The age of the " ome": Genome, transcriptome and proteome data set collection and analysis

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9 Scopus citations


The current state of human genetic studies is both a marvel and a morass. A marvel in that with the completion of the human genome sequence, projects that used to take years now take months or weeks; however, this creates a wealth of data concomitant to a black hole of meaning. In terms of the well used analogy: the human genome sequence is a library in an ancient language with no Rosetta stone. Researchers have readily exploited the human genome map and thousands of candidate gene studies for a multitude of diseases have been performed. However, many of those studies have found that the variants associated with disease risk are not obvious coding changes. The question now becomes: what do these associations mean? One approach to the downstream mapping of associations is to use additional information to map which variant might truly be causative of risk and what that risk variant is doing. This review will summarize the current state of both data set collection and analysis for the understanding of DNA variants and their downstream effects on transcripts and proteins.This article is part of a Special Issue entitled 'Transcriptome'.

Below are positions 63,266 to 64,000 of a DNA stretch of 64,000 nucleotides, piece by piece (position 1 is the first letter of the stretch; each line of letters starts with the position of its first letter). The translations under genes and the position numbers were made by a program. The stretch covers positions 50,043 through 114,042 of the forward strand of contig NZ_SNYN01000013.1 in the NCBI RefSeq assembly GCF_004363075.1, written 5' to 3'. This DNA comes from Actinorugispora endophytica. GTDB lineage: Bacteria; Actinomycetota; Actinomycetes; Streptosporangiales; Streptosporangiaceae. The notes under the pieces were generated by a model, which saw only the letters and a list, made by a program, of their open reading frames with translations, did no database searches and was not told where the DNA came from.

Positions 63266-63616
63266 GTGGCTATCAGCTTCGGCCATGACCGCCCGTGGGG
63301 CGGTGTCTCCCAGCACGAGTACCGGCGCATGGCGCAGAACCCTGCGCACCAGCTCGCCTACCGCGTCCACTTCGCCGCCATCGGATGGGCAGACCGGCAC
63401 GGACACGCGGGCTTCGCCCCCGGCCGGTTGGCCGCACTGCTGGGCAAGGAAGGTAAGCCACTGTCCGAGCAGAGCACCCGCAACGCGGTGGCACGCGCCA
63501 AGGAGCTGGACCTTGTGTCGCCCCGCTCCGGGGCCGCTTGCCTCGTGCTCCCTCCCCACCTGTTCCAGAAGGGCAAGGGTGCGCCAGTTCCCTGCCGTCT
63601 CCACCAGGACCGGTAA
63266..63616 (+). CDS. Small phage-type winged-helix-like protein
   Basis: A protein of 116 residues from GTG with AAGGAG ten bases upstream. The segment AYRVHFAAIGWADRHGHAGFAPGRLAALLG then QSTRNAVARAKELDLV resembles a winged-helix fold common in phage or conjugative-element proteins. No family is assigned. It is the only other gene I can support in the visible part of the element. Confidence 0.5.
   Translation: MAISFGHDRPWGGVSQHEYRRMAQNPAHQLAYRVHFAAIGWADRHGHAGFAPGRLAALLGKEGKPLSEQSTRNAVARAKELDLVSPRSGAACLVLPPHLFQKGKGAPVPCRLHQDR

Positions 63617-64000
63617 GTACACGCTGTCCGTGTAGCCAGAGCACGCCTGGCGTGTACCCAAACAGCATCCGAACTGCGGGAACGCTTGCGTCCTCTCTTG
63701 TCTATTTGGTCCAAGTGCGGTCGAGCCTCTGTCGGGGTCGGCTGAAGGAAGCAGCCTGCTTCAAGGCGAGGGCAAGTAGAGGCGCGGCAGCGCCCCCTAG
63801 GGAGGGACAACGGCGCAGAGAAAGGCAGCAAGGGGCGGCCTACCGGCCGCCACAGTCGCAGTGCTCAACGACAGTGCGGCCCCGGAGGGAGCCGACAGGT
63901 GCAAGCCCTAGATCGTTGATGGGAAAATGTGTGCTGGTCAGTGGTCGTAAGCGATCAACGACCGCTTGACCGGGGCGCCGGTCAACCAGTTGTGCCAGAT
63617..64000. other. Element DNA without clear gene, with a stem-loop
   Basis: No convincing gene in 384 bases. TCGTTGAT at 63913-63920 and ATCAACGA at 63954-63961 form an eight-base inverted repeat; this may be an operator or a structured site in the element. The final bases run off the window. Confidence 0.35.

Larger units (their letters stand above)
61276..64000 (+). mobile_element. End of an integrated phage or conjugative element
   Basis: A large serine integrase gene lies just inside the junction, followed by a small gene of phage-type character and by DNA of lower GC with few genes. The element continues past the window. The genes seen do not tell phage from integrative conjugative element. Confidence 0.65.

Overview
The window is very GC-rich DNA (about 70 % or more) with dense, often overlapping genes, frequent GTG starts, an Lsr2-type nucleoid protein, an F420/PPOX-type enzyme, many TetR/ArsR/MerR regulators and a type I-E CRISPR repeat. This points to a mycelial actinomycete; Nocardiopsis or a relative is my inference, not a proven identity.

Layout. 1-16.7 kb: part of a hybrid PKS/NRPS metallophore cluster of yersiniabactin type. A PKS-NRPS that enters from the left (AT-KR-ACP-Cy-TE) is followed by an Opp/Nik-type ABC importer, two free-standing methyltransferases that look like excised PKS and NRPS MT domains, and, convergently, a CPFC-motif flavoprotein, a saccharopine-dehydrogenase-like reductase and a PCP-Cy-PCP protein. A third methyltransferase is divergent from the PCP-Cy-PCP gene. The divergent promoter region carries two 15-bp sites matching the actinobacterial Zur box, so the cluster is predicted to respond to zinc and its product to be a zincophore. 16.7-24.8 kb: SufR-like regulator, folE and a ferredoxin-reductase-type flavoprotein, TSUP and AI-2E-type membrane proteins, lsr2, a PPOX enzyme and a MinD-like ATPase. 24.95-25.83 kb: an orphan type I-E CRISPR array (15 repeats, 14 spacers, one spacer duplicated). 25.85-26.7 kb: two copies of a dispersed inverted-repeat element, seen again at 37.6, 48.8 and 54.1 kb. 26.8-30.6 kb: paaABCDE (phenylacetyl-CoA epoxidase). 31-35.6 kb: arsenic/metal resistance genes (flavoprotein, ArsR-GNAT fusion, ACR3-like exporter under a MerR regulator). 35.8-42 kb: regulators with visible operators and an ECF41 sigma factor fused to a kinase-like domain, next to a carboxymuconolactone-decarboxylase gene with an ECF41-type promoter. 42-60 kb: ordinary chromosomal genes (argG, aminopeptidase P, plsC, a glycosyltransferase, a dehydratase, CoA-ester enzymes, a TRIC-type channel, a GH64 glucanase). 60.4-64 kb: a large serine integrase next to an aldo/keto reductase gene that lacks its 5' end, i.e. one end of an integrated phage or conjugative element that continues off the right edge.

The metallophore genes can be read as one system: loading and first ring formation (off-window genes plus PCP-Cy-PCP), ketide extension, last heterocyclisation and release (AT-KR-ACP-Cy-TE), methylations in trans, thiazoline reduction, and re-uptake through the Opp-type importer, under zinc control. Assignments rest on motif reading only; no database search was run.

Original languageEnglish (US)
Pages (from-to)294-301
Number of pages8
JournalBrain Research Bulletin
Issue number4
StatePublished - Jul 1 2012


  • EQTL
  • Expression quantitative trait locus
  • Gene
  • Genetics
  • Genome
  • Human brain
  • Next generation sequencing (NGS)
  • Proteome
  • Transcript
  • Transcriptome

ASJC Scopus subject areas

  • Neuroscience(all)


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